Quantcast
Environmental News for a Healthier Planet and Life

Tesla Installing World's Largest Solar Rooftop on Nevada Gigafactory

Renewable Energy
Tesla's Gigafactory 1 photographed in January 2017

Tesla has started building a massive rooftop solar array on top of its Gigafactory 1 (GF1) outside Sparks, Nevada.

Once finished, the 70-megawatt system will be the largest in the world by far; the current record-holder is the comparatively shrimpy 11.5-megawatt array in India that can power 8,000 homes.


Building Tesla has posted satellite images of the GF1 construction site, showing solar panels installed on the north side of the factory.

The Gigafactory is part of Tesla CEO Elon Musk's vision to fast-track a cleaner, more sustainable future. He previously announced intentions to power the Nevada building without fossil fuels, relying instead on renewable energy and batteries.

"GF1 is an all-electric factory with no fossil fuels (natural gas or petroleum) directly consumed," Tesla said then.

"We will be using 100 percent sustainable energy through a combination of a 70 megawatt solar rooftop array and solar ground installations. The solar rooftop array is ~7x larger than the largest rooftop solar system installed today."

The Gigafactory 1 is being built in phases so Tesla and its partners can manufacture products while the building continues to expand. It officially kicked off the mass production of lithium-ion battery cells in January 2017.

The building is expected for completion sometime this year, at which point the Gigafactory stands to claim the title of world's largest building by footprint.

Impressively, Tesla touts that its current structure already has a footprint of 1.9 million square feet, which houses 4.9 million square feet of operational space across several floors.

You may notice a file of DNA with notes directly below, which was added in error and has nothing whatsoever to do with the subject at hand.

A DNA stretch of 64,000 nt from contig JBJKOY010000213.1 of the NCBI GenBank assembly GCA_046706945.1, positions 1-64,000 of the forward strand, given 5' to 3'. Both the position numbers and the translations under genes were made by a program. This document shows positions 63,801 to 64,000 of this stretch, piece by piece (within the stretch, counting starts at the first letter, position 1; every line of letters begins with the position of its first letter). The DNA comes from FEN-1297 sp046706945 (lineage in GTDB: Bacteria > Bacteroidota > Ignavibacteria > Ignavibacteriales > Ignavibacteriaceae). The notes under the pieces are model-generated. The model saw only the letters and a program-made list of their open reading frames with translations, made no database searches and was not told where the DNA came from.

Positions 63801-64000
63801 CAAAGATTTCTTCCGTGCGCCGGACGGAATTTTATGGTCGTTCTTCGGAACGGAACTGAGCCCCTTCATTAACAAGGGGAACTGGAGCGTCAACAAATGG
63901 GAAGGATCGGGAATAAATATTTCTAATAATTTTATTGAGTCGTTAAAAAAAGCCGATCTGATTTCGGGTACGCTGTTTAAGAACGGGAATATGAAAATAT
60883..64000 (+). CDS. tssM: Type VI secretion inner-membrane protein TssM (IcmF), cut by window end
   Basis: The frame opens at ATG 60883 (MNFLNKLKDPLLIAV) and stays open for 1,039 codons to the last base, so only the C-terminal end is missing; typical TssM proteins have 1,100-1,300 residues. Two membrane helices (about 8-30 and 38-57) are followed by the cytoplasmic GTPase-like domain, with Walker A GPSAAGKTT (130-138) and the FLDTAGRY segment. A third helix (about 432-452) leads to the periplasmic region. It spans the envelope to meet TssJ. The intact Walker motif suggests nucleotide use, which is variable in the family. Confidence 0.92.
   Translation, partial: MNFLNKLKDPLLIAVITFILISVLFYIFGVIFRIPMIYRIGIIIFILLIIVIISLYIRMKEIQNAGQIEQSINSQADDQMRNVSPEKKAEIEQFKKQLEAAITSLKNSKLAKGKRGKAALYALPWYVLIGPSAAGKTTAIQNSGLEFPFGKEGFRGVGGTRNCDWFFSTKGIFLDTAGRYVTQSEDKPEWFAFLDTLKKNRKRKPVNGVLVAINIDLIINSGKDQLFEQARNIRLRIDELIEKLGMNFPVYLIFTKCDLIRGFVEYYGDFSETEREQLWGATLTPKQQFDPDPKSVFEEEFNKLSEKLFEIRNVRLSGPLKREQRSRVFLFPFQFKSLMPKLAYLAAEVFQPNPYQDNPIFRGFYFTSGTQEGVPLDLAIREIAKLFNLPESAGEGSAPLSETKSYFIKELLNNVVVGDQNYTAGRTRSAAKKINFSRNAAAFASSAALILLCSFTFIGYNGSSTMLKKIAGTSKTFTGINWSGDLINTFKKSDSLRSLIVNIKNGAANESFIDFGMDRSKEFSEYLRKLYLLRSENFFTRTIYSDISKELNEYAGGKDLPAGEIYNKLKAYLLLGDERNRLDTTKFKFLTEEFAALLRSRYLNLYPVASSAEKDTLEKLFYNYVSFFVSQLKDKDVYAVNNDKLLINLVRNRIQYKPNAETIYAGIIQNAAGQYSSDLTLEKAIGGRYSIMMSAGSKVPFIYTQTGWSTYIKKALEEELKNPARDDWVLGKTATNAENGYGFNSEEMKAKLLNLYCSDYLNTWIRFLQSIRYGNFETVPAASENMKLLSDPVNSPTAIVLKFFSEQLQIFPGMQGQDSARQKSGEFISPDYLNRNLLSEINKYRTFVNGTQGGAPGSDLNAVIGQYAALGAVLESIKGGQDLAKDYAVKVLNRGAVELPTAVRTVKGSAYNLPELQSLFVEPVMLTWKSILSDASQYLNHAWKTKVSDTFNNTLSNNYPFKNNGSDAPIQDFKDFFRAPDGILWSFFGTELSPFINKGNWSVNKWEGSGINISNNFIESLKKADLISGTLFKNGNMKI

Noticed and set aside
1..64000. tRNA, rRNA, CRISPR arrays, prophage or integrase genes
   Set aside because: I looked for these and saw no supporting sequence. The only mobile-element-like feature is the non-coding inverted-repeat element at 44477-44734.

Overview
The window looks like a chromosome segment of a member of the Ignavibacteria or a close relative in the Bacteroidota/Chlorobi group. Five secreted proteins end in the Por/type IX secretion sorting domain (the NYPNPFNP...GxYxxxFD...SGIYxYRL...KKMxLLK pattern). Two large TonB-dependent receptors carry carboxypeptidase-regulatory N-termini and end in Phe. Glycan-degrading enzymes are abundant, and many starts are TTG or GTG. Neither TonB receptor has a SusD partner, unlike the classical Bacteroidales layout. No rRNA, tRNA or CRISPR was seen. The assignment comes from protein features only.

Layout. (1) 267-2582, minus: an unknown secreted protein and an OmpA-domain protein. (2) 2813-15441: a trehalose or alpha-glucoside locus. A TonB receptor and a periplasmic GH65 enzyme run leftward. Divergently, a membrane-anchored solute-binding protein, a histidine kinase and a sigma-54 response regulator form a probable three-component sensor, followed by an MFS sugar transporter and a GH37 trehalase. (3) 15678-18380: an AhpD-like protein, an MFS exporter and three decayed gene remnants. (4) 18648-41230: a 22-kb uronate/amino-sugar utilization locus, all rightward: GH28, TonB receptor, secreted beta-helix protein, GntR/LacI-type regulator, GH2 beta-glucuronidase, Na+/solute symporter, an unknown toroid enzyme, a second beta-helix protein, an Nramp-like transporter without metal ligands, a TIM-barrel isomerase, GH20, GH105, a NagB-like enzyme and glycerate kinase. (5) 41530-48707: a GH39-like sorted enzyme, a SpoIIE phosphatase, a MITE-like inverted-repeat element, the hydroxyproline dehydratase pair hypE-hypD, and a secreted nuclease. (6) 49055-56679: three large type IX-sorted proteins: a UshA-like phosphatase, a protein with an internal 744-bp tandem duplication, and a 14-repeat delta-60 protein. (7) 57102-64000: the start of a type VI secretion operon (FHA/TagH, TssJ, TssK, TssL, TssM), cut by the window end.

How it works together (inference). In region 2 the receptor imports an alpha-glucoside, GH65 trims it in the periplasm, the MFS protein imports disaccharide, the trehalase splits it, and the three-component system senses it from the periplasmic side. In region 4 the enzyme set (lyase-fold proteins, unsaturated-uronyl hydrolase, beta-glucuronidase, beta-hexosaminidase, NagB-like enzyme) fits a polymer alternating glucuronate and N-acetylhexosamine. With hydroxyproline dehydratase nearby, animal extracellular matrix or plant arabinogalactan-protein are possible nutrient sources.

"And we are still less than 30 percent done," the firm boasted.

Once fully built, the Gigafactory will produce 35 GWh/year of lithium-ion battery cells annually, which is "nearly as much as the rest of the entire world's battery production combined."

EcoWatch Daily Newsletter

polaristest / Flickr / CC BY-NC-ND 2.0

By Melissa Kravitz Hoeffner

Over six gallons of water are required to produce one gallon of wine. "Irrigation, sprays, and frost protection all [used in winemaking] require a lot of water," explained winemaker and sommelier Keith Wallace, who's also a professor and the founder of the Wine School of Philadelphia, the largest independent wine school in the U.S. And water waste is just the start of the climate-ruining inefficiencies commonplace in the wine industry. Sustainably speaking, climate change could be problematic for your favorite glass of wine.

Read More Show Less
Pixabay

By Rachael Link, MS, RD

Spinach is a true nutritional powerhouse, as it's rich in vitamins, minerals, and antioxidants.

Read More Show Less
Sponsored
Pexels

By Jeff Turrentine

From day to day, our public health infrastructure — the people and systems we've put in place to keep populations, as opposed to individuals, healthy — largely goes unnoticed. That's because when it's working well, its success takes the form of utter normalcy.

Read More Show Less
Spring Break vs. COVID19: The Real Impact of Ignoring Social Distancing

By Eoin Higgins

A viral video showing cell phone data collected by location accuracy company X-Mode from spring break partiers potentially spreading the coronavirus around the U.S. has brought up questions of digital privacy even as it shows convincingly the importance of staying home to defeat the disease.

Read More Show Less
Aerial shot top view Garbage trucks unload garbage to a recycle in the vicinity of the city of Bangkok, Thailand. bugto / Moment / Getty Images

German researchers have identified a strain of bacterium that not only breaks down toxic plastic, but also uses it as food to fuel the process, according to The Guardian.

Read More Show Less